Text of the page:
A week ago, if you’d have told me what I’d be blogging about today, I wouldn’t have believed you. I’m not sure I believe it yet. Now, I’m a scientist by trade, and it just bunches my shorts when people twitter on about things like “Everything happens for a reason,” “It was meant to be…” In fact, I’ve blogged about that twice in my Platitude Culture posts: https://blogs.psychcentral.com/hidden-disabilities/2018/01/platitude-culture-type-aaaaaugh-if-youve-had-enough/, https://blogs.psychcentral.com/hidden-disabilities/2018/05/platitude-culture-ii-when-attempts-to-be-helpful-fail/. But this has all fallen together so neatly, it feels implausible and right at the same time.
You all know I had a major heartbreak recently when I wasn’t able to purchase a tiny house on Vancouver Island because I can’t get permanent residency in Canada, and I didn’t want to have to move the house from its idyllic location to the US 6 months after moving in. In reality, the house wasn’t perfect, it was workable. I could gerrymander the space into working for me, for a time. I would have outgrown it because the office and sleep space were one, and a reading chair wedged between the IKEA office loft bed and the wall would have been my entire living room. I’m a homebody; the builders lived their lives mostly outside the house. I really needed the “second floor” provided by lofting.
I attended a Tumbleweed Houses workshop in Vancouver, BC, in 2015. It cost a bloody fortune, because I stayed in the hotel where the workshop was held. My pre-crash MO would have been to stay in the hostel downtown and bus to the workshop, which would have necessitated getting up before dawn and missing all the evening activities. In my post-crash body, I can’t go to these things unless I stay on-site. I went on my 51st birthday weekend. My 50th was memorably the worst birthday since my 4th, when I had chicken pox. On my 50th, my dad’s memorial service had been the week before, and on the day of my birthday, I got the news that my cat, Nimby, had a recurrence of cancer and the new tumor was inoperable. I didn’t even care that my family pretty much shrugged off my 50th. I would only have been annoyed if they’d pretended there was anything to celebrate. So for my 51st, I threw myself a real birthday party at the hotel with my new Tiny House friends.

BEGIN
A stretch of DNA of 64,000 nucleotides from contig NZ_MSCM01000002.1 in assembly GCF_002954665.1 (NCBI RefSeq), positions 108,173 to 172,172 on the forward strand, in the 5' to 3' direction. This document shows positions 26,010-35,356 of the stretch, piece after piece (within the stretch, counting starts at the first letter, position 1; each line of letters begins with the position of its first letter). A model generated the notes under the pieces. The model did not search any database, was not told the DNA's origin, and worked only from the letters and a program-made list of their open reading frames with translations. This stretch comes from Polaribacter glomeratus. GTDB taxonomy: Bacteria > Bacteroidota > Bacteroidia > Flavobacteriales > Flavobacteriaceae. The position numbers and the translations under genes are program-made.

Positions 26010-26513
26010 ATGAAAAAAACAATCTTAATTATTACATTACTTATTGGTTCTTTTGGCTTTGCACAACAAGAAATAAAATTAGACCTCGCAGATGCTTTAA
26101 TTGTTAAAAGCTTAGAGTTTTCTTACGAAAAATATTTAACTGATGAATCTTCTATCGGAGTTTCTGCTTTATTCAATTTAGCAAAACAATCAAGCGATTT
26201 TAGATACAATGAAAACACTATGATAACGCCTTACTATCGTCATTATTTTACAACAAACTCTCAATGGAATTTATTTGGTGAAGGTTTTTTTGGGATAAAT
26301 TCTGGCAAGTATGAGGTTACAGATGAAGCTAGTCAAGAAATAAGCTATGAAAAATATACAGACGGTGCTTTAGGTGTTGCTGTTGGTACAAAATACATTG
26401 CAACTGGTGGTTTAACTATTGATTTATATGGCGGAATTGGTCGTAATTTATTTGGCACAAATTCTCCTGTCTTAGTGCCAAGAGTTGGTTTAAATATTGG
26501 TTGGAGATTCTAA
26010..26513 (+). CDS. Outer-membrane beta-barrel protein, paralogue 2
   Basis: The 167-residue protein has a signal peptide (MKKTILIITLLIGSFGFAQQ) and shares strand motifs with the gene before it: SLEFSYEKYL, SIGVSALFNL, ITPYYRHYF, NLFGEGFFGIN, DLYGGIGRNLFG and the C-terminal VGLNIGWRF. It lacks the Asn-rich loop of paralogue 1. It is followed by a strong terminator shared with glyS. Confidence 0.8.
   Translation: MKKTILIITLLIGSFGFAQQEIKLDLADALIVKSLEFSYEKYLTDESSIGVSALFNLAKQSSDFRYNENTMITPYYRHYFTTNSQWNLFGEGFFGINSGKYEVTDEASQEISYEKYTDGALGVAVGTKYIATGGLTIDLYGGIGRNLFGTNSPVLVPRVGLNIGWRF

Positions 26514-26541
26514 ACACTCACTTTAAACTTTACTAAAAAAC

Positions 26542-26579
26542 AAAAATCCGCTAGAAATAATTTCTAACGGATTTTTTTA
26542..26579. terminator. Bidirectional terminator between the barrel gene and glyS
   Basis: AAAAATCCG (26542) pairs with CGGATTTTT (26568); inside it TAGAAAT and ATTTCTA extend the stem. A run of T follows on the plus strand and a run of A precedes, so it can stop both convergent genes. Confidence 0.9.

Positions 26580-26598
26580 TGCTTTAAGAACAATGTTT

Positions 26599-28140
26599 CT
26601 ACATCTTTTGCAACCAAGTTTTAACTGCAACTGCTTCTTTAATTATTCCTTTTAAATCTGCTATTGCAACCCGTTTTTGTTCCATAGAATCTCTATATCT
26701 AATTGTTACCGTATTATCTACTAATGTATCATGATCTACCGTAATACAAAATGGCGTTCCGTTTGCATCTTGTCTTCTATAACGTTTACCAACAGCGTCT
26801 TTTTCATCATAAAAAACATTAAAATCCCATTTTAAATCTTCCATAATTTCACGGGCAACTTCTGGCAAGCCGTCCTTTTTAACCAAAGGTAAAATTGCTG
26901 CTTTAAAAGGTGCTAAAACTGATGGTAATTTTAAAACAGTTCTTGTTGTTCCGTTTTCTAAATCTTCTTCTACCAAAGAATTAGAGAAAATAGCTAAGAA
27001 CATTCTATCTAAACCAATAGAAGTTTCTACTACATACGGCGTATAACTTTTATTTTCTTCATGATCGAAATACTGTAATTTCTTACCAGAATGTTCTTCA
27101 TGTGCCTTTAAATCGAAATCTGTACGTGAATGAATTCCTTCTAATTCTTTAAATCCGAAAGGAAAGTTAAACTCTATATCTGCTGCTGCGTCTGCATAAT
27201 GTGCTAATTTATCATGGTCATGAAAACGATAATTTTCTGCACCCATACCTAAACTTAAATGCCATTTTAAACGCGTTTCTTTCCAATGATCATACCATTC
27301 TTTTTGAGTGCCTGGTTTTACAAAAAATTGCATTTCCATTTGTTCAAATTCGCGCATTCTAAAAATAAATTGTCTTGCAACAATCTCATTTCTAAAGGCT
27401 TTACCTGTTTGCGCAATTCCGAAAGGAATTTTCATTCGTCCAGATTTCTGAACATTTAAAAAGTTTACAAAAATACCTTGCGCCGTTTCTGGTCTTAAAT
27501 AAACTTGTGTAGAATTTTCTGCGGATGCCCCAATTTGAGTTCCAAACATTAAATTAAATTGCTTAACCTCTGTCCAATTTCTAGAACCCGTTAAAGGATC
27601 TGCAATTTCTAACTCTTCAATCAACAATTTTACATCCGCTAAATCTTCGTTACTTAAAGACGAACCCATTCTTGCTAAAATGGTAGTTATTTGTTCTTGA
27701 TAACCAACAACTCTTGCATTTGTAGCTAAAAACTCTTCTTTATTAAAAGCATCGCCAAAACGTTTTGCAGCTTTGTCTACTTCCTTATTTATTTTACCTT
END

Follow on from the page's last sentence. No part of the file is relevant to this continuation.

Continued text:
Four years later, I’d pretty much lost hope of doing anything with what I learned. My physical issues make building my own tiny house a laughable idea. My nearest land-owning friend was far enough away that it would have been impractical to try building on his property—I need such frequent breaks that I’d have built it in 2-hour shifts and finished sometime around my 60th. When the housing market heated up and my condo surfaced from 10 years of underwater mortgage to gasp for equity, I wanted to sell, but I had no place to go—the worst apartments in town cost more than my mortgage. Plus, when you have a hidden disability, the inertia is strong. You dig a groove with your daily routine and it’s much harder to make changes.